The neurochemical and behavioral effects of the novel cholinesterase-monoamine oxidase inhibitor, ladostigil, in response to L-dopa and L-tryptophan, in rats
Sagi Y, Drigues N, Youdim MB.
1Eve Topf and U.S.A. National Parkinson Foundation,
Centers of Excellence for Neurodegenerative Diseases Research
and Department of Pharmacology,
Technion-Rappaport Faculty of Medicine, Haifa, Israel.
Br J Pharmacol. 2005 Aug 8


The novel drugs, ladostigil (TV3326) and TV3279, are R and S isomers, respectively, derived from a combination of the carbamate cholinesterase (ChE) inhibitor, rivastigmine, and the pharmacophore of the monoamine oxidase (MAO) B inhibitor, rasagiline. They were developed for the treatment of comorbidity of dementia with Parkinsonism. In the present study, we determined the effects of these drugs on both aminergic neurotransmitter levels and motor behavioral activity in naive and in L-dopa- or L-tryptophan-induced rats. Chronic treatment of rats with ladostigil (52 mg kg(-1) for 21 days) inhibited hippocampal and striatal MAO A and B activities by >90%, increased striatal levels of dopamine and serotonin, and inhibited striatal ChE activity by approximately 50%.Chronic TV3279 (26 mg kg(-1) for 21 days) similarly inhibited approximately 50% of striatal ChE activity, but did not affect MAO activity or amine levels.In sharp contrast to the inductive effect of the MAO A/B inhibitor, tranylcypromine (TCP), on stereotyped hyperactivity in response to L-dopa (50 mg kg(-1)) or L-tryptophan (100 mg kg(-1)), ladostigil completely inhibited these behavioral hyperactivity syndromes. Accordingly, acute rivastigmine (2 mg kg(-1)) and chronic TV3279 abolished the ability of TCP to initiate L-dopa-induced hyperactivity, while scopolamine (0.5 mg kg(-1)) reversed the inhibitory effect of chronic ladostigil on L-dopa-induced hyperactivity, suggesting that ladostigil may attenuate successive locomotion by activating central cholinergic muscarinic receptors. Finally, while chronic ladostigil administration to naive rats resulted in preserved spontaneous motor behavior, acute treatment with ladostigil decreased motor performance, compared to control animals. In contrast, chronic as well as acute treatments with TV3279 reduced spontaneous motor activity. Thus, the aminergic potentiation by ladostigil may counteract its cholinergic inhibitory effect on spontaneous motor behavior. Our results suggest that potentiation of both aminergic and cholinergic transmission systems by ladostigil contributes equally to motor behavior performance, which is substantially impaired in comorbidity of dementia with Parkinsonism including dementia with Lewy bodies (DLB).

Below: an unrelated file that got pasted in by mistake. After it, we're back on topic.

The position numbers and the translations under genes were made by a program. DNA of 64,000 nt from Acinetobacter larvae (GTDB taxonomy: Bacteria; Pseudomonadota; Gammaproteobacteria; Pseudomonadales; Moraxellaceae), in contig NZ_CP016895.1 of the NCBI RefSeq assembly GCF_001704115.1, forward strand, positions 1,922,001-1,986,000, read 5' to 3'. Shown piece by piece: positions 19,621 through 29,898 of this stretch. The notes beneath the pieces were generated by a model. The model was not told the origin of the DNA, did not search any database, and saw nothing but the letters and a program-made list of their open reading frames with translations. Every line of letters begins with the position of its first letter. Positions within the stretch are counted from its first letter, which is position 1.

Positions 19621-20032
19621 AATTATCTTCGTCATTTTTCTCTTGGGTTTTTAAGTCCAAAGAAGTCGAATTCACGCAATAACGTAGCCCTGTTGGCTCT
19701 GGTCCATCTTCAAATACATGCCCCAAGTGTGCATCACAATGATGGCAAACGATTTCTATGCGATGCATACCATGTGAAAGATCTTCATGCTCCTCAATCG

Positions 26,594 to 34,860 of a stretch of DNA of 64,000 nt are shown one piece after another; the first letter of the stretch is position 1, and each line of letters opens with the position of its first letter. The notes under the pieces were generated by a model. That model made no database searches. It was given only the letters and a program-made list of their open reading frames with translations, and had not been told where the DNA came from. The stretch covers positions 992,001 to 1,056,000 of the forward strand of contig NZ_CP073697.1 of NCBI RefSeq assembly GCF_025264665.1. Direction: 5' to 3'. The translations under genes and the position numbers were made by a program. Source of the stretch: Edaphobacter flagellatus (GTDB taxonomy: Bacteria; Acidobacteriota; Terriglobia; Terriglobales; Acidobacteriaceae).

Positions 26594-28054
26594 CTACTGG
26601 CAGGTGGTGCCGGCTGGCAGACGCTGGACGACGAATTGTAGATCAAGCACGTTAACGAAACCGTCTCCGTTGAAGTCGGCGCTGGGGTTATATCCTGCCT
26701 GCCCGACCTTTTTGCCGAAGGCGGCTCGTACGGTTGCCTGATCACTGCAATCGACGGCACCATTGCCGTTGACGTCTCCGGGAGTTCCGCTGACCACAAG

New brain cells
Alzheimer's disease
Growing new brain cells
Rasagiline (Agilect, Azilect)